Although party games come in many shapes and sizes, they do tend to be on the lighter end of the spectrum, which can lead to a less satisfying outcome for more experienced players. It came as a surprise to me — thanks to the simplicity of play — that Goodcritters features tight, satisfying gameplay.
Let me tell you more about Goodcritters, this intriguing game of anthropomorphic gangsters, greed and good times with friends.
In Goodcritters, each player takes on the role of a member of the same gang. Everyone shares the same objective, which is to gain as much loot as possible over the course of the game, which is slightly randomised and will always vary based on player count. During setup, a leader is appointed at random and will be required to draw loot cards from the deck at the beginning of the first turn. The leader can (and will) change throughout the game, with whoever holding the first player token at the beginning of a turn taking responsibility to draw the loot cards.
Next, the leader of the gang distributes the loot cards (which have a value of $2,000-$5,000) among the players. The leader can hand out loot in any way they want – however unfair it may seem. During this phase, players can coerce, threaten, bargain and jostle for position as much as they like, which leads more or less directly into the next phase of play. During the main phase of each round in Goodcritters, the players will each use cards to decide what their character will do, either in support or opposition towards the current leader, or through options that allow them to act alone in various ways.
Now, what is perhaps most interesting about this is that players are free to lie to each other about which card they have chosen to play. Players can even swap their cards in response to other players putting down cards and making threats, as long as when all players have agreed that their cards are set, they are all turned over at the same time. There’s another piece in play here too, which is known as the threat marker – these standees represent each of the players in the game and are used in conjunction with the “Rob” card, or, on other occasions, to simply feint a Rob card when actually the player is planning something else.
Among the other options available to players are votes of “Yes” or “No” as well as to “Skim” or “Guard.” In summary, voting yes or no will cast a vote in either in favour or against the current leader, whilst Skim allows one of the players to draw the top card from the loot deck. The interesting thing about Skim is that only the first player to use it (going clockwise from the leader) will get the benefit. A player who uses the Rob card will be able to pinch a card from the player who has the robbing players threat standee in front of them, unless they use the Guard card, which a player can use to protect themselves from any number of Rob attempts.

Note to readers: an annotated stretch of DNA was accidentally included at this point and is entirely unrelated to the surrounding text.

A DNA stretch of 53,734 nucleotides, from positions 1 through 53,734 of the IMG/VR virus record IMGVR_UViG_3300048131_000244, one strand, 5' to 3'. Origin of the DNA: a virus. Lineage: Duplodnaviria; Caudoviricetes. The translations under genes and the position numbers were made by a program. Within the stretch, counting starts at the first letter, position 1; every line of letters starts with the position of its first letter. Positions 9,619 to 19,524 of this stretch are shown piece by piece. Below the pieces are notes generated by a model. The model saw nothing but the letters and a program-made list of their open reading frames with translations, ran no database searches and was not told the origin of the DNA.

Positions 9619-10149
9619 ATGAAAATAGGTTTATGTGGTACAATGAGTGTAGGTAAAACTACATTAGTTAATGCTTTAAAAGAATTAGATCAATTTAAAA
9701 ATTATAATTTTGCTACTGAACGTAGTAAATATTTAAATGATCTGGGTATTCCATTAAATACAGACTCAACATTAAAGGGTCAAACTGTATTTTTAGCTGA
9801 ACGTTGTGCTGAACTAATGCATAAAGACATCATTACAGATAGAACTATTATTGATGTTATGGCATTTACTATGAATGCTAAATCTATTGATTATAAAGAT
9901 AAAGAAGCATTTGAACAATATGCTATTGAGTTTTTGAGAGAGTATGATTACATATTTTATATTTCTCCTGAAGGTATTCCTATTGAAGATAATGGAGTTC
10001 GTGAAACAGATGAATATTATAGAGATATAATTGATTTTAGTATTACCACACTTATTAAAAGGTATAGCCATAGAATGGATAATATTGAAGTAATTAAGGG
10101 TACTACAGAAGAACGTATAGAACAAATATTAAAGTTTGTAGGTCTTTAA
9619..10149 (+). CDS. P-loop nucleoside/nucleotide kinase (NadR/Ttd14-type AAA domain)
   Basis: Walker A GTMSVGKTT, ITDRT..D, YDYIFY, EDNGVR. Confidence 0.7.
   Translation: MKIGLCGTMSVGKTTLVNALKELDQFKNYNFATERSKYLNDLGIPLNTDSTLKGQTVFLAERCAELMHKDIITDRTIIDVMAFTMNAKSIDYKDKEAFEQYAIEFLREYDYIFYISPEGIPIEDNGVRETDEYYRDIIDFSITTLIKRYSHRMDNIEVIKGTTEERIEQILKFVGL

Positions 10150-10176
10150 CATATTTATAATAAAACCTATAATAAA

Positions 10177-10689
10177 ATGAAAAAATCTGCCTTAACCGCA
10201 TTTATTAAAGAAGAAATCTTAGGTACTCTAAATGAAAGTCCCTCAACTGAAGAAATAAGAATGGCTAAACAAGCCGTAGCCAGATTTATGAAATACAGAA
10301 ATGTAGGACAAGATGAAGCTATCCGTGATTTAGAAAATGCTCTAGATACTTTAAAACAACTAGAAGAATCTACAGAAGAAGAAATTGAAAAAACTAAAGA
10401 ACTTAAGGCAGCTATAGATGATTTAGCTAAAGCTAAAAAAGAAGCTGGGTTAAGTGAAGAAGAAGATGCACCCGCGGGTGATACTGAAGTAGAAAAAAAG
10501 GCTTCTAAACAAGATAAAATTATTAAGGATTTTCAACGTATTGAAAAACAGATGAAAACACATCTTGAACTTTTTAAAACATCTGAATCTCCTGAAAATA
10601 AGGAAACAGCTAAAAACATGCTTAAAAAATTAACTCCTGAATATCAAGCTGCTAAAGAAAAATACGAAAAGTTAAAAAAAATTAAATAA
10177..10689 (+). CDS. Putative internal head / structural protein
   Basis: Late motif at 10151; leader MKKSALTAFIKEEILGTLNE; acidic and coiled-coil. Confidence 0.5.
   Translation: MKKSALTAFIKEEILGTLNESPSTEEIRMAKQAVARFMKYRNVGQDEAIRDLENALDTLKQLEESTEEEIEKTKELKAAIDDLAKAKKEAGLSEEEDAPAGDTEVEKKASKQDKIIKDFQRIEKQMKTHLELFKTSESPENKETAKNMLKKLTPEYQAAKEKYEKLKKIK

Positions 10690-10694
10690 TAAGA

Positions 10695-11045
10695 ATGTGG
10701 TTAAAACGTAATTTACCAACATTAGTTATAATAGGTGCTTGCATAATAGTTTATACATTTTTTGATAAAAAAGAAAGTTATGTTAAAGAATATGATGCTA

Once the cards are all played, each one is resolved in turn, with a number of possible outcomes. Firstly, the total number of yes and no votes is counted and if the vote is a majority no, then the leader token will move on and the loot will be placed back into the middle to be redistributed by the next leader. If the majority vote is a yes, then the leader will stay as they are and the loot distribution will be finalised. If the vote is a tie, then the loot distribution is finalised, but the leader token will move on all the same. Naturally, only yes or no votes count towards the count, so it’s entirely possible that a majority vote might pass based on one single vote, if everyone else chooses to Rob, Guard or Skim.
It’s well worth understanding that everything outside of the basic rules in Goodcritters is subject to outside influence. In a variant mode that you’ll almost always use, players will have access to a stack of $1,000 dollar bills that can be used to bribe others with. These can be used to formally request a yes or no vote (that must be adhered to in order to be paid out.) It’s just as possible to make side deals or agreements about what might happen when you’re the leader though – for example you might ask everyone for a no vote this round and promise a bonus loot card for those who go through with it. There’s nothing in that circumstance to force you to actually dish out the loot cards – after all, circumstances change and the life of the boss is hard!
The art of Goodcritters is all about maintaining control of the leader token for as long as possible, whilst also ensuring that you increase your own share of the loot at a faster rate than your opponents. This is achieved through a fine balance between ensuring a reasonably fair split of loot, the occasional bribe here and there and by shrewd use of the Rob and Skim actions. Asking a player to vote yes rather than skim in return for a guaranteed $2,000 might be a good play for one or two rounds, but only if you think you can get more than the same amount back by allocating loot to your own stash!
The simple components and straightforward rules make Goodcritters very easy to learn and teach, but if your group enjoys bartering and negotiation, then the game can rapidly become very intricate. Robbing (or at least threatening to) and bluffing are key elements, as is knowing when to skim. Human psychology makes some leaders more generous than others and everyone has their own way of getting what they want. These factors make Goodcritters a superb party game that I think will appeal to anyone who is comfortable in an environment where they will need to lie and cheat. As such, Goodcritters is my current favourite party game, period.
Goodcritters is available now, find out more about it on the Arcane Wonders website.